Type V Life Jackets

Type V jackets are special-use life jackets, often combined into flotation coats, whitewater rafting vests, and sailboard harnesses. You should only use them for their intended purpose. 


What Life Jacket Type Is Right For You


What Life Jacket Type Is Right For You 


The best life jacket type for you largely depends on what type of boating you will do. Below we discuss several common water-based activities and what life jackets we recommend to enjoy each safely! 



Powerboats and sailboats that operate in relatively warm, calm water should always have life jackets that provide comfort and freedom of movement. We recommend a belted or day sailing vest or an inshore inflatable that falls under the Type III classification. You could also opt for a Type II life jacket, but this type is bulker and restricts movement. If you want to spend many long, warm days on the water, we recommend opting for the more comfortable Type III type. 


Water Sports 

Activities where you are at a high risk of repeatedly hitting the water at high speed, require a life jacket that remains intact and securely attached to your body at all times. For example, activities like wakeboarding, tubing, and riding on a personal watercraft at a higher speed (like a jetski). Belted vests with three to four strong belts encircling your torso are the best choice because they won’t come off easily. Vests specifically marked “watersports” and are easily adjustable for a snug fit are your best bet. Type III life jackets usually meet these requirements.


Day Sailing 

Sailing small boats requires life jackets that snuggly fit your body and maximum freedom of movement. The ideal style has a zippered closure and soft, pliable foam. In addition, you want large armholes to offer additional freedom of movement. However, a snug fit is very important because you don’t want the vest to ride up when in the water. Day sailing vests are excellent for various boating styles, except high-speed water sports.



Fishing vests have built-in pockets to easily carry your favorite leaders, lures, and other gear. Fishers working off of high-speed bass boats will need life jackets designed to survive high-speed impacts. Therefore, we recommend two different types of vests for anglers. First, look for vests with pockets that hold lures, fishing tools, and snacks and have wide encircling belts. Also, look for styles similar to watersport life jackets that you can snuggly adjust for a secure fit, ensuring the vest stays put in a high-speed water entry.


Offshore Sail  

Offshore vests provide lots of freedom of movement and buoyancy and have a safety harness that you can tether onto boat lines to help you stay connected to the boat. In the past, offshore sailors would opt for a life jacket and a safety harness. Today, life jackets have integrated these features to provide a high level of safety in one single life jacket with a built-in harness. In addition, offshore life jackets have a special feature that requires complete submersion before inflating. As a result, they will not inflate due to rain, humidity, or spray. All models in the offshore sailing category have similar buoyancy (35 pounds) and a harness.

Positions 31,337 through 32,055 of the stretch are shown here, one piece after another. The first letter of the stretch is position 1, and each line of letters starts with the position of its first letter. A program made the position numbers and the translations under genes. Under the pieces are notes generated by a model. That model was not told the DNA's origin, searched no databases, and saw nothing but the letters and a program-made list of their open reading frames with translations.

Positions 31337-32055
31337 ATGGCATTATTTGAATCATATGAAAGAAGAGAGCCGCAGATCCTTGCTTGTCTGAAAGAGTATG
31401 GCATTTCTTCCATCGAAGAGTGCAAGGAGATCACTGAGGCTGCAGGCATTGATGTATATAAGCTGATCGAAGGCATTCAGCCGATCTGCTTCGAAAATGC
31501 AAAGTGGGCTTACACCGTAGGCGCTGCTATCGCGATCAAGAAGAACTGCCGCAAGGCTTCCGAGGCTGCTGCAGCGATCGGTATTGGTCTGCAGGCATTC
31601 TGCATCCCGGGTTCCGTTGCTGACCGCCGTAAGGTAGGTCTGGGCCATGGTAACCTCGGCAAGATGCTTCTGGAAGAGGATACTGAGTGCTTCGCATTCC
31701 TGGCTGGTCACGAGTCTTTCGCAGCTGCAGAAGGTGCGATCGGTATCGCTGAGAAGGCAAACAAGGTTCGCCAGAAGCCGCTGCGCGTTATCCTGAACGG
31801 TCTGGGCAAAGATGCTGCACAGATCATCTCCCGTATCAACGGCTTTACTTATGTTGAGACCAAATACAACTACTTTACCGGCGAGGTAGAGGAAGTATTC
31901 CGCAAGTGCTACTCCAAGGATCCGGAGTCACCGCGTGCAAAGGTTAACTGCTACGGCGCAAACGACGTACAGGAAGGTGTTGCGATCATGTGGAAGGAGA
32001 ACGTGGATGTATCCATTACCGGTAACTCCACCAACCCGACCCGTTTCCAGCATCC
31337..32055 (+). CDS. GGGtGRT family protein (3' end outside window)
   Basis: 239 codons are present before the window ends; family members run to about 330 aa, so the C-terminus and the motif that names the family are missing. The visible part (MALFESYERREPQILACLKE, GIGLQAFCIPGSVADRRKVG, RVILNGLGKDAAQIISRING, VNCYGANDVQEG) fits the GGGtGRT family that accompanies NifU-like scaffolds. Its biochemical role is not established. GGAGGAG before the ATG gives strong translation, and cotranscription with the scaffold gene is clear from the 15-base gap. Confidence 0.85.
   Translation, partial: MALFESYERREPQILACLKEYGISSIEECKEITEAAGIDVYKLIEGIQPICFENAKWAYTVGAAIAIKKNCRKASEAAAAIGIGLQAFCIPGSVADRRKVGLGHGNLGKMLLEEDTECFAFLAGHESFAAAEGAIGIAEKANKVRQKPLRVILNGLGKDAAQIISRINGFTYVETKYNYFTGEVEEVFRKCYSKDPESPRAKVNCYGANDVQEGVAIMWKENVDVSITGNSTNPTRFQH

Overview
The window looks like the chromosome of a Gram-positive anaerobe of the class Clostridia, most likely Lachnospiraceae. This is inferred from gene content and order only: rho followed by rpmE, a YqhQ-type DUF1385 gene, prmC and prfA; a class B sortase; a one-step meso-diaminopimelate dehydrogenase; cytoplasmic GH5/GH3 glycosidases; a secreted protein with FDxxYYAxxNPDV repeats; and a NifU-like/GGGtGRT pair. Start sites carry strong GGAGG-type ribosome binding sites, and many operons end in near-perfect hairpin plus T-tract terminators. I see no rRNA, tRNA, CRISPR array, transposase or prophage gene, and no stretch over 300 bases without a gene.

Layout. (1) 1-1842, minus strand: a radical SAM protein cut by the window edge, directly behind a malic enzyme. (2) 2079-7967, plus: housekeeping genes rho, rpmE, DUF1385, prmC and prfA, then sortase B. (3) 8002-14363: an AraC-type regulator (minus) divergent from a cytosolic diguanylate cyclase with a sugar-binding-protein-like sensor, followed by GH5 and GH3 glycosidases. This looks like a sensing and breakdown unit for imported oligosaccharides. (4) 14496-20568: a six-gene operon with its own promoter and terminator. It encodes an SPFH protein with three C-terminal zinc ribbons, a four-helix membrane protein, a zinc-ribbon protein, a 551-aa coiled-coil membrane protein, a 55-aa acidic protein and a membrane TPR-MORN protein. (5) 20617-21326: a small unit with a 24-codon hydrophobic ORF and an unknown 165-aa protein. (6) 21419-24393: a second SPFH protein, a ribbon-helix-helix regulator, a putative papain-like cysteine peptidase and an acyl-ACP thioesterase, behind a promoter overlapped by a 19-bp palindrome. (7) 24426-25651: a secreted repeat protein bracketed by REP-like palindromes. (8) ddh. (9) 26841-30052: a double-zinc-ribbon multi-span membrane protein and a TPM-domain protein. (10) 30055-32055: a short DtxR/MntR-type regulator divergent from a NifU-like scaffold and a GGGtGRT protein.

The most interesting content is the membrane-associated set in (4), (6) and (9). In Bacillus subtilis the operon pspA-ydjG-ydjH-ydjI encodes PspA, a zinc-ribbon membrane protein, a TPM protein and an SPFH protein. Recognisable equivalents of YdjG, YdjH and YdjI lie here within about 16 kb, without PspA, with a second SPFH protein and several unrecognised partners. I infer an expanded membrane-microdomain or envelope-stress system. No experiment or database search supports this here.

We highly recommend that offshore powerboats have at least one or two of these vests aboard. You never know when the situation will call for you to venture out onto a slippery deck during rough conditions. 


Offshore Power

Offshore power boating requires a high buoyancy life jacket specially made for rough waters. The chances of going overboard are lower on a trawler with an enclosed pilothouse. However, the crew should still wear high-buoyancy life jackets every time they are on deck. It can take longer to rescue a crewmember in these situations because the water is often colder and rougher.



Kayakers, canoeists, and paddle boarders all need life jackets that combine freedom of movement with protection and safety. Several life jackets work well for this niche market. Many feature large arm holes for freedom of movement. Kayakers sometimes opt for vests that have high-cut waists, so they don’t interfere with a spray skirt. 


Commercial Vessels

A commercial vessel must legally have a specific type of life jacket onboard at all times. There is a range of Type I life jackets that fit this requirement. However, we don’t recommend Type I life vests for recreational boating because they are very bulky and not practical for everyday boating activities. However, if you operate a commercial fishing boat, you need to legally have Type I vests onboard at all times! 


Does Your Life Jacket Fit Properly?


Does Your Life Jacket Fit Properly?


Once you choose the proper type of life jacket for your activity, ensure it is in perfect working condition – no holes or tears. Finally, make sure it fits properly. You want a life jacket that is not too large that it can slip off in the water or too small and may not provide sufficient buoyancy to keep you afloat. Here are a few tips to follow when choosing your life jacket fit:



  1. Look at the manufacturer’s label and details concerning the ideal size and weight for that type of jacket.
  2. Once you have the proper size jacket, put it on, fasten the closures (zippers, buckles, etc.) and lift your arms high up straight over your head.
  3. See if a friend can grab the top of the life jacket above your arm openings and pull it upward.
  4. Ideally, your jacket should not rise any higher than your chin. If it rides up to your ears, it is too large and could slip off in the water.
  5. Never overlook the crotch strap on life jackets for small children. The crotch strap runs between the legs from the back of the personal flotation device to the front. It ensures the jacket will not ride over the child’s head.


Remember To Wear It!


Remember To Wear It!


Please remember your life jacket as you prepare for your summer boating adventures! We want to encourage and remind everyone to have a safe, fun boating season. Our team at Rocket Marine loves the water, and a big part of loving the water is being safe. That’s why we specialize in educating our customers about boating safety and building top-quality boating trailers so you and your family can get to and from the water! Contact us today if you have any boat trailer maintenance needs!

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Published: February 6, 2023
Author: Rocket Trailers
Categories: Uncategorized